Dominic travelled to Mexico on assignment for Lonely Planet. You can follow his adventures on Lonely Planet: Roads Less Travelled, screening internationally on National Geographic. These are his images of Rarámuri Easter celebrations in the Sierra Tarahumara.
Also known as the Tarahumara, for the Sierra Tarahumara in which they live, the indigenous peoples refer to themselves as Rarámuri, which in their language means "those who run fast". Here a man sprints between houses as Easter celebrations begin on Good Friday.
Midday on Good Friday, brightly dressed families from outlying farms begin long walks down the hillsides to Potrero to participate in the Semana Santa (Holy Week) ceremonies.
Potrero’s version of the passion play pits the chamucos (devils) against the Morocos (Roman soldiers). This chamuco drummer stationed himself on the road to Batopilas to harass bypassing cars; the monotonous beating echoes off the canyon walls, notifying all of the ceremony and scaring away evil spirits.
The wife and children of my guide Patricinio escaped the heat in the shadow of Potrero’s church, while vending traditional hand-woven colorful purica belts to chamucos and Morocos alike.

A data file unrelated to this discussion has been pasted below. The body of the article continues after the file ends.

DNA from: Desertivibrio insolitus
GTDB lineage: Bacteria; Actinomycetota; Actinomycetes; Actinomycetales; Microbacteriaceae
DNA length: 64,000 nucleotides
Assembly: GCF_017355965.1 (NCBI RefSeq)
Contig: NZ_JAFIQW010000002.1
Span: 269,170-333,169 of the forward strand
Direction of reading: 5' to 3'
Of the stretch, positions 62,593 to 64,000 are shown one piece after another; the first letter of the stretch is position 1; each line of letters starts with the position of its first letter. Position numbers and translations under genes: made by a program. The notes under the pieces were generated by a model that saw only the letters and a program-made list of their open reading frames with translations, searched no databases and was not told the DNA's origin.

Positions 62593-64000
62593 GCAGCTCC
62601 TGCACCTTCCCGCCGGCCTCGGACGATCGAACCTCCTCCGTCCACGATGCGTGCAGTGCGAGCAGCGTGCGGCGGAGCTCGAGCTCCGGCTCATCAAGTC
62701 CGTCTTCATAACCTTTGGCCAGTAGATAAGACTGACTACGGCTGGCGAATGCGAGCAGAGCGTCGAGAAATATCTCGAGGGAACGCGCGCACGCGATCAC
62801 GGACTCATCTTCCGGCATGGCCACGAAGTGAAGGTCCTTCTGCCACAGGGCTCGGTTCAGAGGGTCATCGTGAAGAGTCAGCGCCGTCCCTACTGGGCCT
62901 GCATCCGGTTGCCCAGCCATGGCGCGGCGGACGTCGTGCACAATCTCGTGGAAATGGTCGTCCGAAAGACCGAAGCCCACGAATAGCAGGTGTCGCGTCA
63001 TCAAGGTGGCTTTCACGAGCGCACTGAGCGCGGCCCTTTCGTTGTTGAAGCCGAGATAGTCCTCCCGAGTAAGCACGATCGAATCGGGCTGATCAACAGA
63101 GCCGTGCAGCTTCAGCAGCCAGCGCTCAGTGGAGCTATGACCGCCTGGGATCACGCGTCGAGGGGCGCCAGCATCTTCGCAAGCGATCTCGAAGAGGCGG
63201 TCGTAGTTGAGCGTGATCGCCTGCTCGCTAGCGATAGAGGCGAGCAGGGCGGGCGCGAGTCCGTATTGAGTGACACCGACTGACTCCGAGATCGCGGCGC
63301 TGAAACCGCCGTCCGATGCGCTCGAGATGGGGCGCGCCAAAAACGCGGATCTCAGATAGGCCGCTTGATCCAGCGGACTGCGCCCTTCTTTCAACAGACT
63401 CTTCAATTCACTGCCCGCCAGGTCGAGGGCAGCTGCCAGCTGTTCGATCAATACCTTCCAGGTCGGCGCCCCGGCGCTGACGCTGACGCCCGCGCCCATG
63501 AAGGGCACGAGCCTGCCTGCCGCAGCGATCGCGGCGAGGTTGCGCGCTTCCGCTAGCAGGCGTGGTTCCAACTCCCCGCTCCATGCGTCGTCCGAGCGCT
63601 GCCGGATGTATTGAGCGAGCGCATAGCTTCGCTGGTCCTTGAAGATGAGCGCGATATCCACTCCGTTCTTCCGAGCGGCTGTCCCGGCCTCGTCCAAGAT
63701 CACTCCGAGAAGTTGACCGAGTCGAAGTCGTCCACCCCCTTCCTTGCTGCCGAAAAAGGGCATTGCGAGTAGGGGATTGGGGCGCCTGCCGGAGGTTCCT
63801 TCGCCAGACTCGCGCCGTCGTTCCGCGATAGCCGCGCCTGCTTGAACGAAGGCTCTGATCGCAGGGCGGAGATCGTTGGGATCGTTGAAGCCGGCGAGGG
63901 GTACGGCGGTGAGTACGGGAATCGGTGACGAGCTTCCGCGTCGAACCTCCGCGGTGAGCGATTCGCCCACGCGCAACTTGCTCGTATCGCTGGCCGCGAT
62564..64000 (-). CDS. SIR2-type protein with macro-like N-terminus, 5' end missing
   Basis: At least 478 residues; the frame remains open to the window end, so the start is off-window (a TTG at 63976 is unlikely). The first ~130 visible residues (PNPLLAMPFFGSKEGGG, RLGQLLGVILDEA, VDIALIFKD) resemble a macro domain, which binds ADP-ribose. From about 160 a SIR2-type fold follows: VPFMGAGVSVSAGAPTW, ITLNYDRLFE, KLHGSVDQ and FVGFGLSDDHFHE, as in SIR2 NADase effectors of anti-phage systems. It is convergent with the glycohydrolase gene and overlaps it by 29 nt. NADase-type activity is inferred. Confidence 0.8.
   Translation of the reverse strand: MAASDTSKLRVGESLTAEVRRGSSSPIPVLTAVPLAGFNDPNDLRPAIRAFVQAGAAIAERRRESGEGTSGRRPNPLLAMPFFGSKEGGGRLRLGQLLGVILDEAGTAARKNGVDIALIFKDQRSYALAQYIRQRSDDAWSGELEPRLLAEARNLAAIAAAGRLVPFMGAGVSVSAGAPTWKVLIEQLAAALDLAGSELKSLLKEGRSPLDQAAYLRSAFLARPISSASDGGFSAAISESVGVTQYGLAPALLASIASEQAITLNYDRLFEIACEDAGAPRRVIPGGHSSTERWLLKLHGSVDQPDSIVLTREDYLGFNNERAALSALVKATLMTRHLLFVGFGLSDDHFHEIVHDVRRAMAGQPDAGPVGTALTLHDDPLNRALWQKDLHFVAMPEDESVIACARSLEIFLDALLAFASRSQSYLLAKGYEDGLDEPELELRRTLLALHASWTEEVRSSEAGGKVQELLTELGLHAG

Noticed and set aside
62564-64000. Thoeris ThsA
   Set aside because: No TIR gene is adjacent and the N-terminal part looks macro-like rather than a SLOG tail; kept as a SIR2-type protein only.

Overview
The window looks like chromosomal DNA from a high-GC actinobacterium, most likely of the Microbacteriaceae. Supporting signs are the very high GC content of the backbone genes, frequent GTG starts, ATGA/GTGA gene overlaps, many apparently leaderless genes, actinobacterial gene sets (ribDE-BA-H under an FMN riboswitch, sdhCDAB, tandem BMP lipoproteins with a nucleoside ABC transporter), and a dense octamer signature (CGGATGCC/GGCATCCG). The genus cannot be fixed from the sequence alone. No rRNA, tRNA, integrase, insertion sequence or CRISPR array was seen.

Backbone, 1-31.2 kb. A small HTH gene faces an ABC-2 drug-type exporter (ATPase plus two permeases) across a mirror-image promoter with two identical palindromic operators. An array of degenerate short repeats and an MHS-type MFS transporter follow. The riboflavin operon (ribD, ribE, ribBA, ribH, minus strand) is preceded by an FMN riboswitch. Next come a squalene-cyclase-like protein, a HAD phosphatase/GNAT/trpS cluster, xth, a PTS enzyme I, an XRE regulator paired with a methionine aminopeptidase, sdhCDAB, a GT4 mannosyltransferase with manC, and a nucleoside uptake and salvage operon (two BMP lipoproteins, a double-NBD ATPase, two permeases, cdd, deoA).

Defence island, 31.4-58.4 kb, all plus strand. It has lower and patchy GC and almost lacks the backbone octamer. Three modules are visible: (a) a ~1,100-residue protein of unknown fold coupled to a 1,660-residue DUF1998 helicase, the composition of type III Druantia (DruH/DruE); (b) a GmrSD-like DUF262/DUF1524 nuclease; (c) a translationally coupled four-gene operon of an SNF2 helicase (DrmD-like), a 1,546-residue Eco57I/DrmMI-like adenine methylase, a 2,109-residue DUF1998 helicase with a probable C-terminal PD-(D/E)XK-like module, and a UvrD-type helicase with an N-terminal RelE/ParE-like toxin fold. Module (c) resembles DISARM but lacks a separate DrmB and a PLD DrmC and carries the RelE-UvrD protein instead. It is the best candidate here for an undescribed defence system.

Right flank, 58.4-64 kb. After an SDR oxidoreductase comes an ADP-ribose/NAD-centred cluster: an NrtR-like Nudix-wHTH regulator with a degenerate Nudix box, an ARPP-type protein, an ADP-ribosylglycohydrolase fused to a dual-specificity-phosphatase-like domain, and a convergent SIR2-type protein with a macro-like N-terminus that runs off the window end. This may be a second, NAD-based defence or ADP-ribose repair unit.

Corn is quite literally sacred to the Rarámuri. It forms the main staple of their diet and is the basis for tesgüino, the corn beer which fuels most of the chaos during Semana Santa. A girl inspects the corn basket while a relative with baby on board confers near the organ pipe cactus.
For two days, the town is split into two factions, chamucos and Morocos. The Morocos represent the Roman soldiers and righteous aspects of ourselves; the chamucos the devils or mischievous sides. As the last ritual songs are intoned, muchachos wait for the signal to proceed to the river and convert themselves into chamucos with white mud body-paint.
The repetitive giddy songs of the Rarámuri Easter feature drums, violin and foot shakers, in a style strikingly reminiscent of Celtic song and dance.
Good Friday afternoon, just before the chamucos don body-paint, the lead chamuco priest begins his ritualized foot-shaker dance, which continues throughout most of the night and into Holy Saturday.
One jolly Rarámuri chamuco in particular took pity on the gringo, helping paint me at the river and offering tesgüino corn beer from the communal ceramic vessel. His drunken Spanish became incomprehensible as night fell, but I’m forever grateful for his helping me break the ice with the tribe in ways I couldn’t have done on my own.